Follow up at 80 weeks to the open-label phase III RESPONSE trial confirmed the benefit of ruxolitinib over best available therapy (BAT) in the treatment of patients with polycythemia vera (PV) who are resistant to or intolerant of hydroxyurea.
Alessandro M. Vannucchi, MD
Follow up at 80 weeks to the open-label phase III RESPONSE trial confirmed the benefit of ruxolitinib over best available therapy (BAT) in the treatment of patients with polycythemia vera (PV) who are resistant to or intolerant of hydroxyurea, according to a study published inHaematologica.1The extended follow-up of the study showed that ruxolitinib was better able to maintain hematocrit control and reduce spleen volume and the risk of thromboembolic events than BAT.
Ruxolitinib, a Janus kinase (JAK) 1/2 inhibitor, was approved in December 2014 by the FDA for use in the treatment of patients with PV who are intolerant to hydroxyurea. The approval was based on original data from the RESPONSE trial and represented the first treatment indicated specifically for patients with PV.
“These long-term follow-up data from the RESPONSE study confirm that ruxolitinib might be a well-tolerated and effective treatment for patients with advanced PV who are not adequately and safely managed with conventional therapy, mainly hydroxyurea. It is a new option for this previously unmet clinical need,” said Alessandro M. Vannucchi, MD, head investigator of the RESPONSE trial, in an interview withTargeted Oncology.
The study enrolled patients with PV who required a phlebotomy for hematocrit control, had a spleen volume of ≥450 cm3, and had never received treatment with a JAK inhibitor.2Overall, 222 patients were randomized 1:1 to receive either ruxolitinib (n = 110) or a single-agent therapy determined to be most appropriate by the physician, or observation (n = 112). Dosage and BAT options were adjusted throughout the trial as needed, and patients who progressed on BAT were allowed to cross over to the ruxolitinib arm after week 32.
The original primary endpoint of the study was met when 23 patients (21%) in the ruxolitinib arm maintained hematocrit control without phlebotomy and achieved ≥35% reduction in spleen size from baseline, compared with 1 patient (0.9%) in the BAT arm (P<.001).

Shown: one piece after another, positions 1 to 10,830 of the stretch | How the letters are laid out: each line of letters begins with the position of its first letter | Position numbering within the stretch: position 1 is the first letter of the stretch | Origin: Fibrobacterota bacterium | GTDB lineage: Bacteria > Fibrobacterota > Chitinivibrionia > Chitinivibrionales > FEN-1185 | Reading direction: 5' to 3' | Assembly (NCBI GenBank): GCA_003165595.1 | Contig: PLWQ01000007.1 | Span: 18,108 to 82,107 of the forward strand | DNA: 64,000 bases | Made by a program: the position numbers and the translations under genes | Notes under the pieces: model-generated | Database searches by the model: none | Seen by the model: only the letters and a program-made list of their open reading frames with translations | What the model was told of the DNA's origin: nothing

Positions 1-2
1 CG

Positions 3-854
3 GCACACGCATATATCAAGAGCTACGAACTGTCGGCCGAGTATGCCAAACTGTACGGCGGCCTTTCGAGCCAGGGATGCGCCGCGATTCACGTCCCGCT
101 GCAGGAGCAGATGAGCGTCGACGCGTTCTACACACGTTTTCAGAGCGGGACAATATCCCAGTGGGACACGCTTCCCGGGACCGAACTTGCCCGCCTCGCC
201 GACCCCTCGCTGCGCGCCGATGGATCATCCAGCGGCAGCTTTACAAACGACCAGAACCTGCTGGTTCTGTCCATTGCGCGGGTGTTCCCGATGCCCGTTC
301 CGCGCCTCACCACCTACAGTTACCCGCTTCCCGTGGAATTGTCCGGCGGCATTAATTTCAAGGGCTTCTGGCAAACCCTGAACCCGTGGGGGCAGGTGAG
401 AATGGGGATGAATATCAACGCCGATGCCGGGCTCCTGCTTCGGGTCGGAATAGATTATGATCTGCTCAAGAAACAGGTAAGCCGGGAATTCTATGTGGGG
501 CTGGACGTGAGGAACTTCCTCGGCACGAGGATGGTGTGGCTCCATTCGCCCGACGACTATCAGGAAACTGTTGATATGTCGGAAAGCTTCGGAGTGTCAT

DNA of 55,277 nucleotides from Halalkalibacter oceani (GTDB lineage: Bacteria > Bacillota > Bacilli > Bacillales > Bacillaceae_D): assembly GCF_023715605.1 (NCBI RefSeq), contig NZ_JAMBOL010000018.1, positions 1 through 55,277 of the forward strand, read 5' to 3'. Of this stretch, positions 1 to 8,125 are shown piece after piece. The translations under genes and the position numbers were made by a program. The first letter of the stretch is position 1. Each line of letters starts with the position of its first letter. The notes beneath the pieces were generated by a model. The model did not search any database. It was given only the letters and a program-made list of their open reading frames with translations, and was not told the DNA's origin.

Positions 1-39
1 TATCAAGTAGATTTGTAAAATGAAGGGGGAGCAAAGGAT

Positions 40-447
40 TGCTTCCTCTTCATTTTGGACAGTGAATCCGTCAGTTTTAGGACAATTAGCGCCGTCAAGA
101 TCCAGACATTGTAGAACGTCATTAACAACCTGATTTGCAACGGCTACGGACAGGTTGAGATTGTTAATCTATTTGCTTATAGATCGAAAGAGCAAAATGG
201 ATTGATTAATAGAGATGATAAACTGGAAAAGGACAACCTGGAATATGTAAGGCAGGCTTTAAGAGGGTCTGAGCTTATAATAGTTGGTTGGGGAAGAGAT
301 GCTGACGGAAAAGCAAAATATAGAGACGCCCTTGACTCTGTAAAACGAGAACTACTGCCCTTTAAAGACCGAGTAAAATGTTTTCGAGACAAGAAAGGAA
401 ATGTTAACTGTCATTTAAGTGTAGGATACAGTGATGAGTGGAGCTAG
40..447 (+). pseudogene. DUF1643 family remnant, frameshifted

Follow-up to the RESPONSE trial at week 80 examined the long-term safety and efficacy of the drug for all patients that continued treatment.1
As of follow-up at week 80, 91 patients (82.7%) who had been randomized to receive ruxolitinib were continuing treatment at a median of 111 weeks. Ninety-eight patients (87.5%) had crossed over to ruxolitinib from the BAT arm as of, or soon after, week 32 when they were first allowed to switch. Eighty-one of these patients were still receiving ruxolitinib at week 80.
By week 80, 2 additional patients had achieved a primary response, amounting to an overall 22.7% of patients who had achieved a primary response to ruxolitinib.
Complete hematologic remission was a key secondary endpoint of the trial. Twenty-six patients (23.6%) originally randomized to ruxolitinib achieved a complete hematologic response by week 32 compared with an adjusted rate of 9 patients (8%) in the BAT arm, taking into account 1 patient who had a phlebotomy at week 8 (P= .0013).
Hematocrit control without phlebotomy was achieved as of week 32 by 60% of patients originally randomized to ruxolitinib compared with an adjusted 18.8% of patients in the BAT arm; analysis at week 80 revealed an additional patient who had a phlebotomy from the BAT arm. Eighty-eight of 98 patients (89.8%) who continued ruxolitinib treatment did not have a phlebotomy between weeks 32 and 80.